Maria Mutola’s short ponytail was still, her head bent low as she waited for the big race to commence. It was in the finals of the 800 metres at the Barcelona ’92 Olympics Games. Although she was only nineteen years old, Mozambique’s Olympic hopes rested on her young shoulders.
I stumbled over a bag of shopping I’d forgotten to unpack that morning, and cursed my own laziness, whilst stretching out both hands in front of me, crouched down so as to avoid chairs and other bits of furniture I might have forgotten about.
The first time Ange heard this term, she thought about an actual shower that was given to a bride-to-be. But bridal shower was a slightly different notion to an actual shower. It was a showering of gifts and affection at a ‘bridal shower party.’
Standing short and expansive with its thorny branches is the gum acacia tree, also known as gum arabic. The tree is a short distance away from the banks of Senegal River in the southern part of Mauritania. This tree is part of Mauritania’s 0.2 percent forest cover, the lowest in Africa.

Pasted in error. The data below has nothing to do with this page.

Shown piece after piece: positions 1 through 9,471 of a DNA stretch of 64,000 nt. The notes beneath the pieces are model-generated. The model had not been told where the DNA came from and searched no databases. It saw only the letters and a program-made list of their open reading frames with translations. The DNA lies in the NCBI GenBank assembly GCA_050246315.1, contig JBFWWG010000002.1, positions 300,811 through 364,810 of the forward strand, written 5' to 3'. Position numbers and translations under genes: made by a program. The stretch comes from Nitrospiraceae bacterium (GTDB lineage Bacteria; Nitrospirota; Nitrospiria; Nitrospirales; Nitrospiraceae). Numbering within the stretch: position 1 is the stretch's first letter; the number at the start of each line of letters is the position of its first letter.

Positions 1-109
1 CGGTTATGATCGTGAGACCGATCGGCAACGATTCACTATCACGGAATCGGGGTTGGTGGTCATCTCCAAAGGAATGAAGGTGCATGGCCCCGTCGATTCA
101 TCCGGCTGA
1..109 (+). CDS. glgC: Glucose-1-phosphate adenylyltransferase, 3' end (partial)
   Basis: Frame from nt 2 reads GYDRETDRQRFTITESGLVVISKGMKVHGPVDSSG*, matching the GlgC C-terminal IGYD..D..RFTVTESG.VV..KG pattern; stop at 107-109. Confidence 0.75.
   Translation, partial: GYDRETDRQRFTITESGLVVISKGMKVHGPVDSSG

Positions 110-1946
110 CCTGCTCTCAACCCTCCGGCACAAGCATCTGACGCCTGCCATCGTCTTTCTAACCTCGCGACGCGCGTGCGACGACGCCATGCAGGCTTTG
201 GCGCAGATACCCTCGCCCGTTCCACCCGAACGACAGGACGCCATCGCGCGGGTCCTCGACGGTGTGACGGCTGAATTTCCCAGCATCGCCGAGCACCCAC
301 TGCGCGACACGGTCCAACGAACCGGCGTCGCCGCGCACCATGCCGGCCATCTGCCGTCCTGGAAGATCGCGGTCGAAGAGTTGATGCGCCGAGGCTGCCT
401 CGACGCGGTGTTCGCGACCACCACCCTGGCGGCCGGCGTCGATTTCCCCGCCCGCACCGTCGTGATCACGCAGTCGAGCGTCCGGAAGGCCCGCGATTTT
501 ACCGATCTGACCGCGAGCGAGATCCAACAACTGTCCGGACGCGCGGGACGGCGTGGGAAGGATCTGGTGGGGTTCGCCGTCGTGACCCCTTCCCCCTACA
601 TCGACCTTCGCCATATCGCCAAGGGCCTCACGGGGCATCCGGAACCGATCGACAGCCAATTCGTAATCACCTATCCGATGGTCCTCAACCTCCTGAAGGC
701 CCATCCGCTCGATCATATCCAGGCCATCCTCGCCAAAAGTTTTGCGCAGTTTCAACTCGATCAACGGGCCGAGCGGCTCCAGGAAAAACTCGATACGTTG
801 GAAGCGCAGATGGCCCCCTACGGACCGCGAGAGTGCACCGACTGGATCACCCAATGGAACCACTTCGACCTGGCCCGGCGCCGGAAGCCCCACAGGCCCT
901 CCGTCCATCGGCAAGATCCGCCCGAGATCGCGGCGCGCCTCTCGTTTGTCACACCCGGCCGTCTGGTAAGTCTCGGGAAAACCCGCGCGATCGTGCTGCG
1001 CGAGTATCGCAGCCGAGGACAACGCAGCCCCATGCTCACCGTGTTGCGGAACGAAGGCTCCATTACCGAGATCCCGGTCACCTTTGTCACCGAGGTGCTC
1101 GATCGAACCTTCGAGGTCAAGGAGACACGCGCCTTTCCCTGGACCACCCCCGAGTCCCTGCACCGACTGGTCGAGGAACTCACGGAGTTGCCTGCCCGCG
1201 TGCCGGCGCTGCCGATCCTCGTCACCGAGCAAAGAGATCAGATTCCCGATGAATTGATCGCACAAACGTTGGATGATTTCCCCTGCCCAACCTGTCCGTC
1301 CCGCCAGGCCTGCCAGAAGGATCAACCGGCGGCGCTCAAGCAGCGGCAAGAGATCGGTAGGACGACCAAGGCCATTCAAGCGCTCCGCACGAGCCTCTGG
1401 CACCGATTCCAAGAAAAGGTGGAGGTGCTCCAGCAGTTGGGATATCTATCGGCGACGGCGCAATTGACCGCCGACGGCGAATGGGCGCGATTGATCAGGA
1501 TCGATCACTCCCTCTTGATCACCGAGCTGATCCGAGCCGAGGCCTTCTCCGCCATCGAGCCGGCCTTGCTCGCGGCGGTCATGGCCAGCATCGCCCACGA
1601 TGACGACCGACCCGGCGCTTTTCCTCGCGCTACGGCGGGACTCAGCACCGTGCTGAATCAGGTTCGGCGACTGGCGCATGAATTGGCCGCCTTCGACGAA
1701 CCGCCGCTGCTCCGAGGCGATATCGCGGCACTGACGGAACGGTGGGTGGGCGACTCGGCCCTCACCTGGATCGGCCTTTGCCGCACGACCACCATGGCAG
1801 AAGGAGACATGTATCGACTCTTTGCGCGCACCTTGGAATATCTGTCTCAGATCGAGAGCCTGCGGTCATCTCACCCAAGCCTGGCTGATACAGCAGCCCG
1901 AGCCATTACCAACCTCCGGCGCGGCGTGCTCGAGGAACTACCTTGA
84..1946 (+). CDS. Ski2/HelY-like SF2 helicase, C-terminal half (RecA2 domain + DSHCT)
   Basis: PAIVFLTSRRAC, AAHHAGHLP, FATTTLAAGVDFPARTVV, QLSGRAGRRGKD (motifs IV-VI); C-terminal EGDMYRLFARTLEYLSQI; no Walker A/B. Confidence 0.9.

Twigs litter the moist footpath. They have fallen from the many, many trees that are everywhere. A few metres ahead, a river bursts into view, its gentle whistle suddenly becoming a loud rustle. Apart from the sound of her feet crushing the dry leaves beneath and the river’s roar, Vivi can’t hear any other sound.
As I sat there on the woolen mat with her, I gazed deeply into her eyes. I liked them. But I wondered what exactly it was that I liked about them. I have always wondered what people mean when they profess to like someone’s eyes.
Don. His name wasn’t typically Burundian. His father named him after Don King the renowned American boxing promoter. When Don King brought the great Mohamed Ali to Congo in 1974, Don’s father was in his mid teens.